Originally established by the Romans, Barcelona is a city with a rich cultural history. Today, it serves as the capital of Catalonia and is still one of the busiest port towns in the Mediterranean. In addition to being an economic powerhouse, it is one of the top tourist destinations in Europe, drawing sports and art enthusiasts alike. Visitors can wander through the streets of the city and experience the whimsical genius of Antoni Gaudí firsthand, relax on a boat in the sunny harbor, or cheer on their favorite sports teams in one of the city’s many world-class stadiums.
Barcelona's old town, or Ciutat Vella, is the heart of the city. It's made up of many small neighborhoods, full of old-world character, linked by narrow, winding streets. Students, foreigners and artists thrive in this area, attracted by its sense of history and cosmopolitan feel along with its trendy bars, concert halls and good restaurants.
Start your tour from
When the old town became overpopulated in the mid-19th Century, the city expanded inland, north of Plaça Catalunya. The streets of the new suburb, called
As Barcelona expanded further north, more new neighborhoods were built. Villages were absorbed within the city boundaries giving rise to districts like the charming
Both Montjüic and Tibidabo offer good sports facilities as well, like tennis, jogging, and horseback riding. It's easiest to get there by car, though you could also take the cable car to Montjüic, which the kids would love. The cable car also offers a great view of the city.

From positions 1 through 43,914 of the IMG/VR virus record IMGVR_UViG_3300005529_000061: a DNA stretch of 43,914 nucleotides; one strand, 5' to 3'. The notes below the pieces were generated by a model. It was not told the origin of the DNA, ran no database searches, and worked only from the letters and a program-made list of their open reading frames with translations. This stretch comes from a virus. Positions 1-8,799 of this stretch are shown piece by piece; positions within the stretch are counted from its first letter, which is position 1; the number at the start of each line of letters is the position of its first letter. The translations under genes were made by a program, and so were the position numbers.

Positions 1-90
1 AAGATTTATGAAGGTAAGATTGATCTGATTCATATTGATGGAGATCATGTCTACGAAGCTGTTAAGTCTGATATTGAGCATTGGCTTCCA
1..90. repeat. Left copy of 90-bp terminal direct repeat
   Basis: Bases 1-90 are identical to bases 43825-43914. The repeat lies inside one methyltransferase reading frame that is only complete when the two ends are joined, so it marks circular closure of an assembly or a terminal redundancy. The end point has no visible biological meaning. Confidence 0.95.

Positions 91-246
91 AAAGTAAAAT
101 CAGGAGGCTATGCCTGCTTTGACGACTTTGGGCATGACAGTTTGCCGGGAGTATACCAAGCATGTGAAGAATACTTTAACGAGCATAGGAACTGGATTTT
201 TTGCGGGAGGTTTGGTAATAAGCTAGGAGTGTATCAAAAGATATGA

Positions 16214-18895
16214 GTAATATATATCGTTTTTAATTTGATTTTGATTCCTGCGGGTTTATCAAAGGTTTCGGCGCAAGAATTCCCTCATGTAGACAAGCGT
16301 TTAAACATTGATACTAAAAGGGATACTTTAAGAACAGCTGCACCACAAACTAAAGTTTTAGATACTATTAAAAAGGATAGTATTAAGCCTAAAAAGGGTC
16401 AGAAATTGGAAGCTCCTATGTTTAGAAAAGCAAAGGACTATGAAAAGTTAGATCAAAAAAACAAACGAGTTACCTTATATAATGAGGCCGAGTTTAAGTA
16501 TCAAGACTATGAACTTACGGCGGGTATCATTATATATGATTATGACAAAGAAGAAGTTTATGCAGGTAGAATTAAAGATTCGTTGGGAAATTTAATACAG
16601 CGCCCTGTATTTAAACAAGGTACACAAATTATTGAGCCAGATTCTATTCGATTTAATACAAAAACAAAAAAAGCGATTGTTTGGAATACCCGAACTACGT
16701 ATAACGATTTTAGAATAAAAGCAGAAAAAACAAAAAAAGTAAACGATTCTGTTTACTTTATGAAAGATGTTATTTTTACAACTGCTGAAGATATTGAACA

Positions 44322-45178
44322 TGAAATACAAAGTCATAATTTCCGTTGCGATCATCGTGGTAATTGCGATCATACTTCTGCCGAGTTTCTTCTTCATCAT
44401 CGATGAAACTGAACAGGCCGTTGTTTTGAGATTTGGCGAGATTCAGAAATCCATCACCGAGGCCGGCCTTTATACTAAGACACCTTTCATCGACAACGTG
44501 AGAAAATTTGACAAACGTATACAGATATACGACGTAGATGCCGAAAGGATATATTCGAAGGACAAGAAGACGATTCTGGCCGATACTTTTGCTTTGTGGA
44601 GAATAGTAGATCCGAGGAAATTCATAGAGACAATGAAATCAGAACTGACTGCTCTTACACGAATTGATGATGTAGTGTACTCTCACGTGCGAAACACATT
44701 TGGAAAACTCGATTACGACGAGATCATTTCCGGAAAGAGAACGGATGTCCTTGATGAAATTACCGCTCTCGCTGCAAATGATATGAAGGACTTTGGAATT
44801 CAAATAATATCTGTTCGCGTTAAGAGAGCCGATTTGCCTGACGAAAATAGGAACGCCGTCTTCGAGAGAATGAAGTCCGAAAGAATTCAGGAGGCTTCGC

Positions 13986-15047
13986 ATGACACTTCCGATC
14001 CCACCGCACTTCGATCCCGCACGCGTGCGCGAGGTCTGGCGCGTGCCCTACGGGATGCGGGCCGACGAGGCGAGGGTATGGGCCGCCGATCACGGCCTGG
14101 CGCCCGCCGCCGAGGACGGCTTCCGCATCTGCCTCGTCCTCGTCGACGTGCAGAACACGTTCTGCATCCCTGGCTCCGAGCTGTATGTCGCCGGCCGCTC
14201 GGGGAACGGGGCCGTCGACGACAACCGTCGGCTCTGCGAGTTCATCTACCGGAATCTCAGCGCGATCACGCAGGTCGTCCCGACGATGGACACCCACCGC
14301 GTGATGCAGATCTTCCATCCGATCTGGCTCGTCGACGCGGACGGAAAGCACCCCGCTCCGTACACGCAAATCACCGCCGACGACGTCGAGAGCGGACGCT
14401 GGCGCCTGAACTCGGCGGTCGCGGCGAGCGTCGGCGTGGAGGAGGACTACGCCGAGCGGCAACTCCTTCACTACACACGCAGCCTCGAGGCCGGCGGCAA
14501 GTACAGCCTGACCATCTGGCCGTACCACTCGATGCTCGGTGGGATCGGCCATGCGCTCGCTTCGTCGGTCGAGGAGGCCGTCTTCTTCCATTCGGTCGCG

The mild Mediterranean climate and calm seas mean you can sail and windsurf all year round from
Sant Adrià de Besòs - El Fòrum
Constructed and remodeled to host the Fòrum de Les Cultures in 2004, this area located to the north of the city has bloomed as a new cultural center. The beautiful architecture, designed by Jacques Herzog and Pierre de Meuron, as well as the numerous events that take place in the ultra-modern location of
From cheap hostels to modern, luxurious five-star hotels, Barcelona offers its guests a variety of lodging choices in every neighborhood.
Gothic Quarter, Raval & La Ribera
Whether you wish to stay in a newly renovated hotel by the Plaça Reial, or pass the night with like-minded backpackers at a more economical accommodation like Kabul, you will not be at a loss for options. If you enjoy the relaxing atmosphere of a modernist building, Le Meridien on Rambla dels Estudis is a perfect choice. Many of the three-star hotels within the Barri Gòtic maintain the medieval architecture characteristic of the neighborhood inside and out. Hotel Gotico is just one of these beauties, located close to Plaça Sant Jaume. For a more high-end place in the same district, Hotel Colón, located in front of the Catedral La Seu, offers excellent views of the city.